We All Can Call A Time-Out
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Shabbat Mishpatim

We All Can Call A Time-Out

Rabbi Lawrence A. Hoffman is a professor of liturgy, worship and ritual at Hebrew Union College-Jewish Institute of Religion, and the author of “My People’s Prayer Book: Traditional Prayers, Modern Commentaries,” winner of the National Jewish Book Award.

This week, Moses goes to law school. Contending with Pharaoh had been easy — it came with a magic staff and miracles. Even last week’s Ten Commandments were child’s play compared to this week’s crash course on bailment, theft, kidnapping, labor law, the indigent, mayhem and murder.

And this was just the first lecture. “This is what God calls freedom?” Moses must have wondered. Lawyers reading this will probably sympathize.

By the sedra’s end, God sympathizes also. Moses is invited for a personal meeting in God’s office on Mt. Sinai. God will personally dictate a set of course notes — to be called “the Torah.” It will take 40 days and nights. 

But why so long? asks Abravanel. “How long does it take for God to write the Torah? Creating the entire world took only a week!”

Ah, says Sforno. This 40-day stretch was for Moses’ sake, not God’s. Newborn babies, he reminds us, are not considered fully alive until they make it through the first 40 days. Faced with this wholly new challenge of mastering the Torah, Moses was like a newborn.

So God gave him 40 days to adjust. “Come join me on the mountain,” God said. “I can dictate the details to you in an instant, but you’ll need more time than that — someday, people will call it a ‘time-out.’ Forty days in the rarified air of the mountain will provide a bird’s-eye view of it all, the big-picture reason for being, and the confidence to start again.”

I love that idea: A time-out in life for us, as well – like in football, where play stops on occasion for teams to catch their breath, re-strategize, and reenter the game refreshed and renewed. When living wears us down we, too, should get to signal to whoever is running us around at the time, and retire for a while without penalty. As in football, life would stop temporarily, maybe with a commercial in some unknown planet where extraterrestrial beings are watching. Who knows?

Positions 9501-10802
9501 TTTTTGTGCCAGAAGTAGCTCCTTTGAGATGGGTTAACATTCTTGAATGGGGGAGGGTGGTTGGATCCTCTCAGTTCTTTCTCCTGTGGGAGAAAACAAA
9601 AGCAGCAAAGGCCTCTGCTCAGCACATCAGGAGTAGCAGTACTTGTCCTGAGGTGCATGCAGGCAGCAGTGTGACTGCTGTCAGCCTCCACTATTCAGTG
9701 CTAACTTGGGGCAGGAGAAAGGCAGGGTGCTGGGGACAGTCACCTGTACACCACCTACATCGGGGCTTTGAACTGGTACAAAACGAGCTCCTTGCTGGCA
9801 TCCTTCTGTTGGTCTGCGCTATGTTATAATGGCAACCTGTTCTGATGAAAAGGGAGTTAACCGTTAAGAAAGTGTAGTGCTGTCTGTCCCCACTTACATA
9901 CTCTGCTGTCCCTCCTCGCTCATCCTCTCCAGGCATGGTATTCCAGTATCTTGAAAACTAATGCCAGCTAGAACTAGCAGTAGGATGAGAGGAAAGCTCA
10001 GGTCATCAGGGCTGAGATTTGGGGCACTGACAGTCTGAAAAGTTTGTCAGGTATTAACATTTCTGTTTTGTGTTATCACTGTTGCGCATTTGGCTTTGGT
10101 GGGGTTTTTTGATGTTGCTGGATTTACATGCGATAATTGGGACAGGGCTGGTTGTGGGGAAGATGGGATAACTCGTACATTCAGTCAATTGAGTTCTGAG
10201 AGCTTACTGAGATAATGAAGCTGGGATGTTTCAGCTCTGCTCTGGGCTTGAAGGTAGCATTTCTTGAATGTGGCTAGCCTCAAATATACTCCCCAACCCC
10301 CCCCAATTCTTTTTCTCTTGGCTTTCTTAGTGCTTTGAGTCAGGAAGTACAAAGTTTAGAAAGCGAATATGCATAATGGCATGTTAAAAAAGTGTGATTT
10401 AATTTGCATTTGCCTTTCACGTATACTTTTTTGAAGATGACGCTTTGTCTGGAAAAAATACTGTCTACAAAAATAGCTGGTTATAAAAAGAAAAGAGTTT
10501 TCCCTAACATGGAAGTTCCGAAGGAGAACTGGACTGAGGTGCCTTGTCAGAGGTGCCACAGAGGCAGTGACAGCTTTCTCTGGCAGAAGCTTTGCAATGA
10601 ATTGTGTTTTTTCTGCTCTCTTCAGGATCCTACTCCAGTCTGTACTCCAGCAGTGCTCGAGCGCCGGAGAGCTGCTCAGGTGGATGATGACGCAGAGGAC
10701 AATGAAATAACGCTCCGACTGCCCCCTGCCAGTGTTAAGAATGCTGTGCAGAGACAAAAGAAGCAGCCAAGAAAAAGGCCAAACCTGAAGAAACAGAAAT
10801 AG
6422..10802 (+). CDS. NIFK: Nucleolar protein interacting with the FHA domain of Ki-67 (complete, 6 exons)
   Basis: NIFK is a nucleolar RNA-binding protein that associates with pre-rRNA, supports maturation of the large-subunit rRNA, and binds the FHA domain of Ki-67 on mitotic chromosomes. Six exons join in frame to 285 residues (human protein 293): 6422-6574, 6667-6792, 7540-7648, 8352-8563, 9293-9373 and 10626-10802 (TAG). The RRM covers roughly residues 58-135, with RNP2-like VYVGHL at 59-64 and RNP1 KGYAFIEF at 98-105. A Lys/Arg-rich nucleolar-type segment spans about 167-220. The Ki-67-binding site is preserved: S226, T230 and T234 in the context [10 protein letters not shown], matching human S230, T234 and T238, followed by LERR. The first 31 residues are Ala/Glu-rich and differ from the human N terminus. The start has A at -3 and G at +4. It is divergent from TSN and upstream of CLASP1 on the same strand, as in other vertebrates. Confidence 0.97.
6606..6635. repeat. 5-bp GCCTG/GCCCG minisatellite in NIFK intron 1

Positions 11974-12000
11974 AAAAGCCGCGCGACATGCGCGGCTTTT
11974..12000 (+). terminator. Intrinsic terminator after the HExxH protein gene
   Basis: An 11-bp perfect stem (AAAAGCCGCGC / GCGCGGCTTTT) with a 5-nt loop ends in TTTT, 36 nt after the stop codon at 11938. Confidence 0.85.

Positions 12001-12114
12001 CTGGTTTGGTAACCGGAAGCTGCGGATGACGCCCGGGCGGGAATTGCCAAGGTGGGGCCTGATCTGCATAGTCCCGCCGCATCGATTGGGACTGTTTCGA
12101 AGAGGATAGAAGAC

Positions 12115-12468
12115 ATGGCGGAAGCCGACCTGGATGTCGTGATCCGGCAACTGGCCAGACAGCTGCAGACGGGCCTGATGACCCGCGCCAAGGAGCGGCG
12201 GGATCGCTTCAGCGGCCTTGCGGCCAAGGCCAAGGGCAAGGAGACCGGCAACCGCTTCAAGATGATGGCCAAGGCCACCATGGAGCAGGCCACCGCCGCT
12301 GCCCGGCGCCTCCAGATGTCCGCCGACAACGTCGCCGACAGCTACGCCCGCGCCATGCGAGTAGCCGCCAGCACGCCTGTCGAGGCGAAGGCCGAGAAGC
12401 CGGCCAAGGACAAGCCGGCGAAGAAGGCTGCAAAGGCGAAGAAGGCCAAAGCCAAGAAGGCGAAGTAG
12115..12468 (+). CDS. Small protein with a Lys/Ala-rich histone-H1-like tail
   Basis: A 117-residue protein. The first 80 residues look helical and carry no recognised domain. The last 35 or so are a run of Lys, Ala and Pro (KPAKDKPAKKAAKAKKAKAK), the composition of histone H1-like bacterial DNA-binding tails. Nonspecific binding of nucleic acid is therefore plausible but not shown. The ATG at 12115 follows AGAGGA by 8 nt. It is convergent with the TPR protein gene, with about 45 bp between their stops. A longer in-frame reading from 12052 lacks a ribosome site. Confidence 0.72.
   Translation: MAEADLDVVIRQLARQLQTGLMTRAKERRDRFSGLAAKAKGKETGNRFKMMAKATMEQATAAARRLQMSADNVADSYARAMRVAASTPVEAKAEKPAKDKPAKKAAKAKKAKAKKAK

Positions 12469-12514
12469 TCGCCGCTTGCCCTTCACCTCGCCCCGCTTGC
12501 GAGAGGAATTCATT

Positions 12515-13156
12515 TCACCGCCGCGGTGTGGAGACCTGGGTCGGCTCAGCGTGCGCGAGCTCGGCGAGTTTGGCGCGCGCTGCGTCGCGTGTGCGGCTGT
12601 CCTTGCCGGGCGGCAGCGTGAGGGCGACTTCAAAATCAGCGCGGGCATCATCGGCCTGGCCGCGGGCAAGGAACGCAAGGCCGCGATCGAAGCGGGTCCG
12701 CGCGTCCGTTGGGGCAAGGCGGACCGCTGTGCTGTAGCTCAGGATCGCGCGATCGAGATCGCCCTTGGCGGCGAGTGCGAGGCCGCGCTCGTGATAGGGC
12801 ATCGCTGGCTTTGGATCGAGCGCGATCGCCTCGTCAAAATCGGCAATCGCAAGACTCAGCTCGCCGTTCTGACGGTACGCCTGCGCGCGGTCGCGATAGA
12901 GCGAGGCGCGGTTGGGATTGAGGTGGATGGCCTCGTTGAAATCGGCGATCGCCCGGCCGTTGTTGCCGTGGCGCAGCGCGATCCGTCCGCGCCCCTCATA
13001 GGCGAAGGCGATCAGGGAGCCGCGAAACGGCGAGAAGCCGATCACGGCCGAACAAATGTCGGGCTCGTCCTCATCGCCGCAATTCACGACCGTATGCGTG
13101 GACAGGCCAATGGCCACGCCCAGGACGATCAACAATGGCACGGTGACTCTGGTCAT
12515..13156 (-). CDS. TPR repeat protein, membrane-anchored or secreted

When the time-out ends, we would bound back into our work and families, new strategies in place, as if reborn, newly ready to face whatever challenges life throws our way.

As it happens, tradition credits Moses with climbing the mountain not just once, but three times: for the first tablets, then the second ones, and also in between to plead for Israel after the Golden Calf. Three times, Moses huddles alone with God, to rethink, re-strategize, and emerge reborn. That’s my plan for us as well. We, too, should schedule a time-out three times in the course of a normal lifetime: as young adults about to launch our independence in the world; in our middle years, our “midlife crisis,” when what we have been doing may not sustain us through the years ahead; and when we grow old, when a lot of life may still be left and we need a time-out to consider what to do with it.

We may need other time-outs, as well. I won’t limit it to three because life regularly throws us curves, erects new challenges, and wears us down. At some point we have no choice but to admit that modern-day complexities cannot always be mastered just by trying harder and doing better. The solution, then, must lie in stepping back and looking for some hidden reserve deep down within ourselves — the kind of wisdom that comes only from taking time out to reflect on where we’ve been, and to recalibrate where we still most want to go. We call that “revelation.”

Revelation was not just for Moses atop Mt. Sinai; it is available to us all, atop whatever counts as our own personal mountain. Whenever we feel overwhelmed, we need a time-out to rediscover the still small voice of God within, the renewed discovery of our own self-worth and the confidence required to reaffirm our purpose and know again how precious life can be.

abbi Lawrence A. Hoffman, co-founder of Synagogue 3000, is the author of “My People’s Prayer Book: Traditional Prayers, Modern Commentaries,” winner of the National Jewish Book Award.

Candlelighting, Readings:

Shabbat candles: 4:55 p.m.

Torah: Exodus 21:1-24:18

Haftorah: Jeremiah 34:8-33:25-26

Havdalah: 5:57 p.m.

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